Ciarán Whelan: Laois have skills to give Dublin a real Leinster final test
It was not so long ago that a proposed meeting between Dublin and Laois in a Leinster SFC final would bring with it a heightened sense of excitement and anticipation.
Unfortunately, such is the current profile and status of the respective counties that Sunday’s provincial final has almost crept up upon us, certainly in contrast to the buzz that accompanied their Leinster decider back in 2007.
That is largely because the prevailing perception is one of Dublin dominance and that they really just have to turn up on Sunday to secure their eighth successive provincial success.
In many ways, it’s hard to disagree with that, when we have become accustomed to Dublin dishing out hammerings to all and sundry at this stage of the championship.
However, I think that we might see a closer contest on Sunday and I cannot see Laois getting the runaround in the same manner as Meath, Westmeath and Kildare have in recent years.
Firstly, they arrive at the final on merit and I don’t think anyone could argue with the statement that they are the second best team in Leinster.
I think people might be doing them a disservice when they discuss how they played against Carlow in the semi-final but that was just a case of them doing what they had to do to get the job done.
I thought that they were very disciplined that day and didn’t allow Carlow to dictate the terms of engagement. That reflects well on their management team.
Certainly, their manager John Sugrue deserves a lot of credit for making Laois competitive again and that was not an easy task, given the tendency to self-destruct that exists in the county.
From a position of great promise only 11 years ago, Laois have failed to build on those relatively solid foundations for a variety of reasons and circumstances and they have lost a lot of support from within the county as a result.
However, those supporters will be returning in decent numbers on Sunday and they can arrive at Croke Park in confident mood, given the impressive displays that the team have produced so far this year.
Winning the National League Division 4 title has been great for the team’s confidence and they have carried that on with lively performances against both Wexford and Westmeath.
Winning matches on a consistent basis, like Laois have, brings both confidence and togetherness in the camp and they possess plenty of decent footballers who will relish the occasion.
Of course, they will be without their captain, Stephen Attride, and it’s very unfortunate that he misses out. However, the team is still sprinkled with more than average footballers.
Colm Begley is playing some of the best football of his life and they have a strong midfield pairing in John O’Loughlin and Kieran Lillis.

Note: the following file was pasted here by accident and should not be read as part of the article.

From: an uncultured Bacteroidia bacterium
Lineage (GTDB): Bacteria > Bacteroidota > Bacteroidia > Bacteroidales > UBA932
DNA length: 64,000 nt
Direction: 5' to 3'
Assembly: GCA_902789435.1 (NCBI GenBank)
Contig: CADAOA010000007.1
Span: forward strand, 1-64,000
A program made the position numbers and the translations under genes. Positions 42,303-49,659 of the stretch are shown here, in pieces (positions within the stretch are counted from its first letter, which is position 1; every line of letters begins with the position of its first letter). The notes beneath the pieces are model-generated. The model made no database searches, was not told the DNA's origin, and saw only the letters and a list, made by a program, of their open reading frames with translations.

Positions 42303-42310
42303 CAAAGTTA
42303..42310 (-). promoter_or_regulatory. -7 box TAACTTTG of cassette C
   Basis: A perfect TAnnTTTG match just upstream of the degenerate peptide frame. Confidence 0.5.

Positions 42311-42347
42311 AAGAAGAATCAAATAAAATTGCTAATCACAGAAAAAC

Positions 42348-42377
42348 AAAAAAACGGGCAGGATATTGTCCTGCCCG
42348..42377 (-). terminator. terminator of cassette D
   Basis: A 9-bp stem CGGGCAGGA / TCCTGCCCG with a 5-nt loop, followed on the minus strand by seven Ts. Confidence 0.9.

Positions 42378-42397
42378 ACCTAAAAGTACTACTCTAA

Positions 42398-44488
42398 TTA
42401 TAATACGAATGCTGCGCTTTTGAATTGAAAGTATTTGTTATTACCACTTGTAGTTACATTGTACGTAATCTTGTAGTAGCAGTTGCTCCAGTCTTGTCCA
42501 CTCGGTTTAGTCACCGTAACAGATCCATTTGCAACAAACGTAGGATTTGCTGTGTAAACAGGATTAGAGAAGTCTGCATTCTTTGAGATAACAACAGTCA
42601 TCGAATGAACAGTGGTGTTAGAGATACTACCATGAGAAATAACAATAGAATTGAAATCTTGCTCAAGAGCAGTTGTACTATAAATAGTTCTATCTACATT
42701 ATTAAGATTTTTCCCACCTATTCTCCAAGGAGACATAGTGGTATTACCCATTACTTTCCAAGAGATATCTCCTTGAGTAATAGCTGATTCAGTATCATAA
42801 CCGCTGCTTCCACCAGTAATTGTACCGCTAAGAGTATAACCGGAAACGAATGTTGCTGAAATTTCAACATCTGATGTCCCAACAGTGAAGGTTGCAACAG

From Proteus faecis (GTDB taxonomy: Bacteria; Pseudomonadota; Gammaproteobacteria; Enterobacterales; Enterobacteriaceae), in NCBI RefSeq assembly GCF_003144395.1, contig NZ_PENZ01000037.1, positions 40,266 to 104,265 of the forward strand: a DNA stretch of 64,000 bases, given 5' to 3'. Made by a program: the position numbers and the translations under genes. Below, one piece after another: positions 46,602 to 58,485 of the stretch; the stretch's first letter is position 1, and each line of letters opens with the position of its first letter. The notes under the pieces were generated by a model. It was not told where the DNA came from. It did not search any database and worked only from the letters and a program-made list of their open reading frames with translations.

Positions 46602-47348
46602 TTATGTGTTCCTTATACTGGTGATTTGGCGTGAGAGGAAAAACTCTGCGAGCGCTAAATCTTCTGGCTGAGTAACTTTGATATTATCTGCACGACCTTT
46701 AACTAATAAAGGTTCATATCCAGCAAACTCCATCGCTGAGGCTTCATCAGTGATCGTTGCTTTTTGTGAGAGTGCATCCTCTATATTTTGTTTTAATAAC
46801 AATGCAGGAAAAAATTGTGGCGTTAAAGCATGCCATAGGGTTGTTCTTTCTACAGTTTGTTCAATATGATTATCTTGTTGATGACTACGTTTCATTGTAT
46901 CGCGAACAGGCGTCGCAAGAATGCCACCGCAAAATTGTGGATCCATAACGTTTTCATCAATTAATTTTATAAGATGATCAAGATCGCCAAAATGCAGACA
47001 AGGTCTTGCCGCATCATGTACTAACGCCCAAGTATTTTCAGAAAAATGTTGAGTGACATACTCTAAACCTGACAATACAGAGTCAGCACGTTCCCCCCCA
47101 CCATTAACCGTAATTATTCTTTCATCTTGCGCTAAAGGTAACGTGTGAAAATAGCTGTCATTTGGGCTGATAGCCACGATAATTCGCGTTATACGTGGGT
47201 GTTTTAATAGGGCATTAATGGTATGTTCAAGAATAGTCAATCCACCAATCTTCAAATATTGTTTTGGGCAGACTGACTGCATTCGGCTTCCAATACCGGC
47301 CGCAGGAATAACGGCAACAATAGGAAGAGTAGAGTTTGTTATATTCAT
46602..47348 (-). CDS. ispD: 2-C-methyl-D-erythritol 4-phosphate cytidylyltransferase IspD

If they can get some kind of platform around the middle third, something that is easier said than done against a rejuvenated Michael Darragh Macauley and the brilliant Brian Fenton, then the likes of Donie Kingston, Ross Munnelly and Paul Kingston could pose problems for the Dublin defence.
That defence may not have Stephen Cluxton as its last line on Sunday and one would imagine Laois will look to expose the inexperience of Evan Comerford, should the Ballymun Kickhams player start in goal.
Comerford’s possible presence there on Sunday may well benefit Dublin in the long-term anyway and it will be interesting to see how he copes.
Equally, giving valuable game-time to both Jack McCaffrey and Cian O’Sullivan will also be on manager Jim Gavin’s mind.
Another area that Gavin and his back-room team will be focussed on is solidifying the forward line with the Super 8s on the agenda.
By my reckoning, Dean Rock, Ciarán Kilkenny, Con O’Callaghan and Paul Mannion are nailed on in terms of featuring from the start and Brian Howard could well feature there too.
However, where Howard plays will be intriguing and while Dublin have options in attack, they may not be as deep as in previous campaigns due to the absences of both Diarmuid Connolly and Bernard Brogan.
Dublin’s defence could well be tested far more than it was against both Wicklow and Longford and Laois could well look to play some long, early ball to test that particular area.
If they manage to get a positive return from that, then I expect the match to be far more competitive than many observers predict.
Laois are a dangerous opponent in the sense that they have nothing to lose and I get the impression that they will back themselves on Sunday and really test Dublin from the first whistle.
They play a traditional style of football which the players are comfortable with and it is reaping dividends in terms of the results and progress that they are unquestionably making.
Of course, an early goal for Dublin could well puncture their optimism but there was a degree of sloppiness that permeated Dublin’s play in the third quarter against Longford that offers hope to Laois.
The O’Moore County men have a group of core players and leaders that are motoring well at the minute and those players should have sufficient experience not to be overawed by Sunday’s occasion.
You get the sense that they don’t really fear Dublin and while they are unlikely to have enough quality at their disposal to overcome the Dubs, I get the strong impression that we might have one of the most competitive Leinster finals that we have experienced in recent times.
Having said that, it’s hard to see anything other than a Dublin victory, as the holders fine-tune their preparations for sterner examinations of their credentials later this summer.